The Current

Governments weigh security with speed to settle Syrian refugees

The Prime Minister is now confronting a chorus of Canadians calling on him to expedite the entry of Syrian refugees. His response continues to cite security and screening. Some accuse Stephen Harper of fear mongering. Others agree there's a potential for ISIS fighters or Assad henchmen to sneak in.
Prime Minister Stephen Harper says the government is looking into improving the refugee resettlement process, but it will not airlift refugees from countries such as Syria and Iraq, without conducting a proper security screening as it poses a security threat to Canada. (EPA/Nake Batev )
"We're talking about a terrorist war zone a lot of people are coming from.We will make sure we are also protecting Canadians from the security risk. And there is no contradiction. We will do both. We will help refugees.We will also protect Canadians on security. And we are committed to doing both of these things.- PM Stephen Harper on screening Syrian refugees

On the campaign trail yesterday, Conservative leader Stephen Harper faced question after question about the Syrian refugee crisis... and just how quickly Canada can accept more refugees.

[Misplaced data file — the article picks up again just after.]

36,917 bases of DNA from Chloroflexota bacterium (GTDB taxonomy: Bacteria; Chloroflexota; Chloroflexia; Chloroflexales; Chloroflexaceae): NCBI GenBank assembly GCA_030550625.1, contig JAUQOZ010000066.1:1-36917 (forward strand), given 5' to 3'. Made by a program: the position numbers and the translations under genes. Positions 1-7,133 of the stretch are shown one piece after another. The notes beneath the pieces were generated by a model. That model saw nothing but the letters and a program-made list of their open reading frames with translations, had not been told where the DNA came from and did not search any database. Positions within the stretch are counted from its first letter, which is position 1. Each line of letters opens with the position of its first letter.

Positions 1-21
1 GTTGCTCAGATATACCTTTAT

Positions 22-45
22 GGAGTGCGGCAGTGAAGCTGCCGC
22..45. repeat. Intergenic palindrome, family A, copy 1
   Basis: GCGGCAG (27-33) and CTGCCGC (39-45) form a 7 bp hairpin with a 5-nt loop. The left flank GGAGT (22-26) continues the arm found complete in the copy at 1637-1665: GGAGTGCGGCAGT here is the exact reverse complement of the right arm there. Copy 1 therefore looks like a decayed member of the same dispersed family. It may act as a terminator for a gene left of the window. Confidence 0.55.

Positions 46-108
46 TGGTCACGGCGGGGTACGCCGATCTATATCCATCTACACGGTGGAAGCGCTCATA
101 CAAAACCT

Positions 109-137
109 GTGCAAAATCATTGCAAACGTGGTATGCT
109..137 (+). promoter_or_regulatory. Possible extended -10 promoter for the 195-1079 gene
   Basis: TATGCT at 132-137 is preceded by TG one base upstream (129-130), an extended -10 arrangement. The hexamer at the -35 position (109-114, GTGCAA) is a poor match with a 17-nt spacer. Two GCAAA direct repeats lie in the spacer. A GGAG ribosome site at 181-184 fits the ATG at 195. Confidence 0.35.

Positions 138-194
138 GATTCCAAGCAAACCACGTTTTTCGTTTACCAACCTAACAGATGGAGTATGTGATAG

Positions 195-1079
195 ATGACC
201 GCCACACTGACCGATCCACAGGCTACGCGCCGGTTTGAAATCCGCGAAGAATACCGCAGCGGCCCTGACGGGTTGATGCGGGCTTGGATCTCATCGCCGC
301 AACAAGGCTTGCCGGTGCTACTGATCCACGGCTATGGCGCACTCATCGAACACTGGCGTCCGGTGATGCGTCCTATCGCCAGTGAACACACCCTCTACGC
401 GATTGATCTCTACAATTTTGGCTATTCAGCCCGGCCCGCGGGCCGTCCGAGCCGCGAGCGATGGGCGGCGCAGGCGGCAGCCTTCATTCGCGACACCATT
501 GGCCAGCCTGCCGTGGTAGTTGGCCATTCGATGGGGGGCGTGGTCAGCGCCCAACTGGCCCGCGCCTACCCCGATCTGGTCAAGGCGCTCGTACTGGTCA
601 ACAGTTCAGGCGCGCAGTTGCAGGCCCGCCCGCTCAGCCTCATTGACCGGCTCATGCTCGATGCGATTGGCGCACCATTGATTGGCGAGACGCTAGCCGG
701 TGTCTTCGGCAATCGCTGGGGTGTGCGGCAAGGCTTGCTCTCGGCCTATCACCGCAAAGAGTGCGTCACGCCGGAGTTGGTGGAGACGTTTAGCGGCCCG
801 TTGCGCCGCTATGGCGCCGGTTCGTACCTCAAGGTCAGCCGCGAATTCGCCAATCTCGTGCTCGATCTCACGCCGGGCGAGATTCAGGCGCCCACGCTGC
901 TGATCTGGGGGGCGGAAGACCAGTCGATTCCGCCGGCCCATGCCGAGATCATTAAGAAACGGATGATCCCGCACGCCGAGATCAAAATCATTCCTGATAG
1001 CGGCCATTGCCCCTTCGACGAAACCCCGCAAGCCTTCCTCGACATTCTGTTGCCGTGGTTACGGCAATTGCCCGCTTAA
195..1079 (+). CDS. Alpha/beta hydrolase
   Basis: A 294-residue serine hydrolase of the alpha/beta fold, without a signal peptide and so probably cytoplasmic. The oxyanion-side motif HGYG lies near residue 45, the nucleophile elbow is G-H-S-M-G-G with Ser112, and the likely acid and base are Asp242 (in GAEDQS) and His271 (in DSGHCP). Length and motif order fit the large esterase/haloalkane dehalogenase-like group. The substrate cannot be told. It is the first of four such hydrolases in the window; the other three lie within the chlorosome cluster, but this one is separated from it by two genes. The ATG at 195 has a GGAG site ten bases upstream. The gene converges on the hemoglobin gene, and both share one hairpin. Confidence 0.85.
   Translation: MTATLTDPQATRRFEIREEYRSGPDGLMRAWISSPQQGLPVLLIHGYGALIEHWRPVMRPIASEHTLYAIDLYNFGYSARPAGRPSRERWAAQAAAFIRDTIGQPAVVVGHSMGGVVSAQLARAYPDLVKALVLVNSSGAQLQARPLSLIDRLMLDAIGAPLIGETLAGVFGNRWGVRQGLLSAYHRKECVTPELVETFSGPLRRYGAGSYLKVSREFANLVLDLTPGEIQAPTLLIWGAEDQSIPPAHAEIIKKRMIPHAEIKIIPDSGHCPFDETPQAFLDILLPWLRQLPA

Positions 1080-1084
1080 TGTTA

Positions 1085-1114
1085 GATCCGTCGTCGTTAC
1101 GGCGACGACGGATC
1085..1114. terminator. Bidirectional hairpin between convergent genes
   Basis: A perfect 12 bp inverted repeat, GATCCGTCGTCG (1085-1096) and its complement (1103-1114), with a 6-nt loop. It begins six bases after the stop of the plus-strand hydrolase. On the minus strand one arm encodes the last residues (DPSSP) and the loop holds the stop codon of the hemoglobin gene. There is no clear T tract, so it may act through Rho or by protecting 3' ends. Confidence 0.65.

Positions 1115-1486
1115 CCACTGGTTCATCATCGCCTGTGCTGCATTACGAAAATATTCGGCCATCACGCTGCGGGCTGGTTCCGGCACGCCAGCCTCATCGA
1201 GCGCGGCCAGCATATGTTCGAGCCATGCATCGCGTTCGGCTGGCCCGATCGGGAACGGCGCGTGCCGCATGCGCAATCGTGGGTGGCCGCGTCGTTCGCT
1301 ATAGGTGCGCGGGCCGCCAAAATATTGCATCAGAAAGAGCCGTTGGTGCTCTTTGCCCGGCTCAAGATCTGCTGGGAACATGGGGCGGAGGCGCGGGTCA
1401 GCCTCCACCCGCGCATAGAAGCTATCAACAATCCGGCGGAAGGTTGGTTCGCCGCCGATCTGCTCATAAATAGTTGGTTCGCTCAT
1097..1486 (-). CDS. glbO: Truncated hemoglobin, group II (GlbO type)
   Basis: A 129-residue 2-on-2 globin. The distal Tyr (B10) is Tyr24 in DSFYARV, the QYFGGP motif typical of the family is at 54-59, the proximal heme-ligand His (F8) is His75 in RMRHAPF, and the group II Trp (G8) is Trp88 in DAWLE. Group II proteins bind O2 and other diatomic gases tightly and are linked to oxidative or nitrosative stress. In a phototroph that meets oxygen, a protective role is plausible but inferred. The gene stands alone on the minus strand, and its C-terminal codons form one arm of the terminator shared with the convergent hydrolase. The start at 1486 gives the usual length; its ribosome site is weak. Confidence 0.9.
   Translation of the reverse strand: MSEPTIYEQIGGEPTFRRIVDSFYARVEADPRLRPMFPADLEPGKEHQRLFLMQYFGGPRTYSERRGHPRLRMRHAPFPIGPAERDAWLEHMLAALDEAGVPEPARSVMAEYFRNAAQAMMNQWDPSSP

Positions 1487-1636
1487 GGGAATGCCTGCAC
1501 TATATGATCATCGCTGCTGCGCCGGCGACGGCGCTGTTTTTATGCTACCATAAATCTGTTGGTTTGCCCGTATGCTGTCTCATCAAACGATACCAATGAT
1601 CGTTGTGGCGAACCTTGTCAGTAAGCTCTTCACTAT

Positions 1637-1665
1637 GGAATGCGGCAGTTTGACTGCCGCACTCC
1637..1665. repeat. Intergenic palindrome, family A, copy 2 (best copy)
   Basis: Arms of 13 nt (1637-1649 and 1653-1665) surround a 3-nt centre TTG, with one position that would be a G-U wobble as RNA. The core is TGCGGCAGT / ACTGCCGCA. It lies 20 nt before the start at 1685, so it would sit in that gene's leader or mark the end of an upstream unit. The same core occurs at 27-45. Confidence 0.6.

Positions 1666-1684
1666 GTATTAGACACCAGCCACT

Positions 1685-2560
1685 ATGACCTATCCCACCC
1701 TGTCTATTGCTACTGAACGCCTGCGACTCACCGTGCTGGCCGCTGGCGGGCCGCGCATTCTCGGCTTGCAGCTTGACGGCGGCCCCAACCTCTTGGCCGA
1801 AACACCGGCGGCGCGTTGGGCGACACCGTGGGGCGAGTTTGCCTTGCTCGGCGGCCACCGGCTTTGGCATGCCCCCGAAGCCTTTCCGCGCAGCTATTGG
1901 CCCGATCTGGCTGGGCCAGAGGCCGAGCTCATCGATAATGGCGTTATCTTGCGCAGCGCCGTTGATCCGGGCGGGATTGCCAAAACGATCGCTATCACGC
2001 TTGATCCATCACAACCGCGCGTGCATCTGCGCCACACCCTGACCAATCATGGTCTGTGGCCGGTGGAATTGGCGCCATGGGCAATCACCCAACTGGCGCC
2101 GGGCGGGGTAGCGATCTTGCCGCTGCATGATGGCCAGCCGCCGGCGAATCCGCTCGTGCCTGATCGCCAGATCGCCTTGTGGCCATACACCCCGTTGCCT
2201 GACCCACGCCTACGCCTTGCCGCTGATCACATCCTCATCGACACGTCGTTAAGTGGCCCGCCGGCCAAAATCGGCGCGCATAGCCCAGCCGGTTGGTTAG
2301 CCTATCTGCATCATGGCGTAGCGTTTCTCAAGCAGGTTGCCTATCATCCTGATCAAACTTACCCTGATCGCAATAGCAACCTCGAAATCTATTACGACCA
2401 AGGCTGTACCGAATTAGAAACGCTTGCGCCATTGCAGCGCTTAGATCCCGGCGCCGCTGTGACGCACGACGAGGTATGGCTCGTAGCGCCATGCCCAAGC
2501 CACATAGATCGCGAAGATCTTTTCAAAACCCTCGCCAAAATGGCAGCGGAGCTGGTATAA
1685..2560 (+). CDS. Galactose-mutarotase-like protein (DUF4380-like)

Security concerns are a major part of the hold-up, according to Mr. Harper. But the opposition wasn't having it.

Amnesty International has been watching the refugee crisis with growing alarm... and last week its Canadian branch asked Stephen Harper to expedite the settlement of Syrian refugees to Canada. 

Alex Neve is the Secretary General of Amnesty International Canada. He was in Ottawa.

Letter to PM from Amnesty International Canada

The United Nations says most refugees flooding Europe are fleeing violence in their home countries who have a legal right to seek asylum. (REUTERS/Yannis Behrakis)

Amidst all the calls for refugees from Syria to be settled here in Canada as quickly as possible, my next guest says striking a balance between humanitarian assistance and security at home is crucial. 

Martin Collacott is a former Canadian ambassador to Syria and Lebanon. He also oversaw counter-terrorism policy for the Department of Foreign Affairs in Ottawa. We reached him at home in Vancouver. 

Gar Pardy has been watching the refugee crisis unfolding and has thought a lot about security.  He was Canadian Ambassador to five Central American countries and was director  general of the consular affairs bureau in the Department of Foreign Affairs for 11 years, until retiring in 2003. Gar Pardy was in Ottawa. 

How would you like to see the government handle the refugee crisis right now? 

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This segment was produced by The Current's Howard Goldenthal, Marc Apollonio and Sujata Berry.